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Thursday, November 8, 2012

Healing in the Atonement?

Our passage from Sunday in Matthew 8:14-17 pointed to Jesus’ healing ministry as a fulfillment of Isaiah 53.  This chapter in Isaiah is a prophecy regarding the substitutionary atonement of Christ, that is, Christ's satisfying the wrath of God by suffering for our sin in our place.  Because there is this link between the physical healing ministry of Christ and the atonement, some Christians claim that believers should never be sick – “there is healing in the atonement.”  So, if there is healing in the atonement, why do we find that believers still suffer illness and death?
All of salvation history can be summed up in four words: creation, fall, redemption, and restoration.  In the beginning, God created a world in which everything was good (Gen1:31).  When man violated God’s command, sin entered into the world, and not only did man fall, but the entire creation was affected.  Paul writes in Rom 8:20 that the “creation was subjected to futility.”  This affect on the creation is seen in several details in Genesis 3, including the appearance of thorns and thistles in the ground and the fact that the woman would experience pain in childbirth.  Because all of God’s creation suffered in the fall, all of His creation would need to be redeemed - set free from its bondage to corruption (Rom 8:21).
Of course, Scripture reveals that Jesus Christ was that redeemer.  Through His life, death, and resurrection, He saved man from sin and death.  Not only that, but His saving work provided for the restoration of the creation as well (Col 1:19-20).  But it is important to keep in mind that redemption and restoration are not the same thing.  Redemption has taken place, but the creation has not been completely restored yet.  Occasionally, we talk about the “already, not yet” theme found in Scripture.  In Matthew, we are told that the Kingdom of God has already come (3:2, 4:17, 10:7, 12:28) and that it has not yet come (6:10).  The kingdom has come in the rule of Christ in the hearts of His people, but it has not come in the sense of His literal reign over the earth.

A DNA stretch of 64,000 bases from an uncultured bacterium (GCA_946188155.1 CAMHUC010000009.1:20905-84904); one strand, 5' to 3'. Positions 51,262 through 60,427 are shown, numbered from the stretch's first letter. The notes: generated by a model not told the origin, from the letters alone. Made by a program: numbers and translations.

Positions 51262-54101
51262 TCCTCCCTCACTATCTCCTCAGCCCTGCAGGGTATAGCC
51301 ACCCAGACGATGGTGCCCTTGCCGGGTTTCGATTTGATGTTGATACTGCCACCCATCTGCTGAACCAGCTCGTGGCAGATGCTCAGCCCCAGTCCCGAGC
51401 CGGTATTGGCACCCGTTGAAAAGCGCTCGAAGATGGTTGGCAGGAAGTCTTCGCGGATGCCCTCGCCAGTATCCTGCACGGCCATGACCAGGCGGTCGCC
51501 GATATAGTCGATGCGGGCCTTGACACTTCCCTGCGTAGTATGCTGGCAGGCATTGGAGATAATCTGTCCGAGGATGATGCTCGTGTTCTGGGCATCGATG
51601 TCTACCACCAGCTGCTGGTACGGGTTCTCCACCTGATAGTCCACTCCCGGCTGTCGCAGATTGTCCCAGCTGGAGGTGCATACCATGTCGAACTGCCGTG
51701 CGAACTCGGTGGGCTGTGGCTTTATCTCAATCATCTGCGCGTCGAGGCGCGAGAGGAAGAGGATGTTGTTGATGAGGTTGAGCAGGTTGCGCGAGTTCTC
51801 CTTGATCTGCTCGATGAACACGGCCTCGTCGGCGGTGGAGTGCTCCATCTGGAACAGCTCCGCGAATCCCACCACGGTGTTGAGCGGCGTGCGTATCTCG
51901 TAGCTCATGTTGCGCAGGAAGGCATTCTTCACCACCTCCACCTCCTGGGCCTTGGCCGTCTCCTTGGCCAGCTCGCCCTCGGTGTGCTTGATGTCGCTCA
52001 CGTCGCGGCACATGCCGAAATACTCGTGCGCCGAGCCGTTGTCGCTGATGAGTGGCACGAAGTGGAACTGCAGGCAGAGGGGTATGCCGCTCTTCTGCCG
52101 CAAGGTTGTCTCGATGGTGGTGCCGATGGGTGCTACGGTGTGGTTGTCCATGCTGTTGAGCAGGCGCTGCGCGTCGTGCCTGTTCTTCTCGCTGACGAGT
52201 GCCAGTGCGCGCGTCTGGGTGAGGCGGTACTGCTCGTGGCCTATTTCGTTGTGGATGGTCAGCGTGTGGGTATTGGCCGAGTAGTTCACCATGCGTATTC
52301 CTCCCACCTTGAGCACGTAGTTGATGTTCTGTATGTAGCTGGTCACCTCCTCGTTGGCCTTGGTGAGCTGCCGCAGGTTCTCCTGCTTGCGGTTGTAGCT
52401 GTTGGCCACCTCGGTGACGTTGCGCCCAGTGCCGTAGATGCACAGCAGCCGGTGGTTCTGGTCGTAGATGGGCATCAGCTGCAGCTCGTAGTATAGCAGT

The same can be said of all the blessings that are ours in Christ.  It is written that we have been blessed with every spiritual blessing in the heavenly places (Eph 1:3).  So they are currently ours, yet this inheritance is being kept for us to be revealed in the last time (1Pet1:4-5).  It could be said that in one sense they are already ours, and in another sense, not yet ours.
This is also true of Christ’s defeat of sin, death, and disease, accomplished in the atonement.  There is a sense in which those who are in Christ have been saved from these things in this life, yet the fullness of that salvation will not be experienced until Christ returns.  The Lord’s atonement saved us from the penalty of sin, and yet we still live in the presence of sin and still commit sin.  It is only at Christ’s return that we will be removed from the presence of sin and no longer commit sin.  The restoration is yet future – on the last day the church and creation will experience the fullness of redemption.
Jesus’ healing ministry on earth was like a sneak peak at the paradise that would be experienced at the restoration of creation – no sickness, no pain, and no death.  What Christ did in Palestine for a short three years – eradicating disease – He will eventually do in the new heaven and new earth for all eternity (Rev 21:1-4). 
So is there healing in the atonement?  Certainly.  But we will not experience the full extent of it until the Lord returns.  Until that time, we will still know the temporal effects of disease just as we still know the temporal effects of sin.  And that is all the more reason to eagerly anticipate the day when the trumpet will sound and we will meet Him in the air (1 Thess 4:16-18)!
Posted by Greg Birdwell

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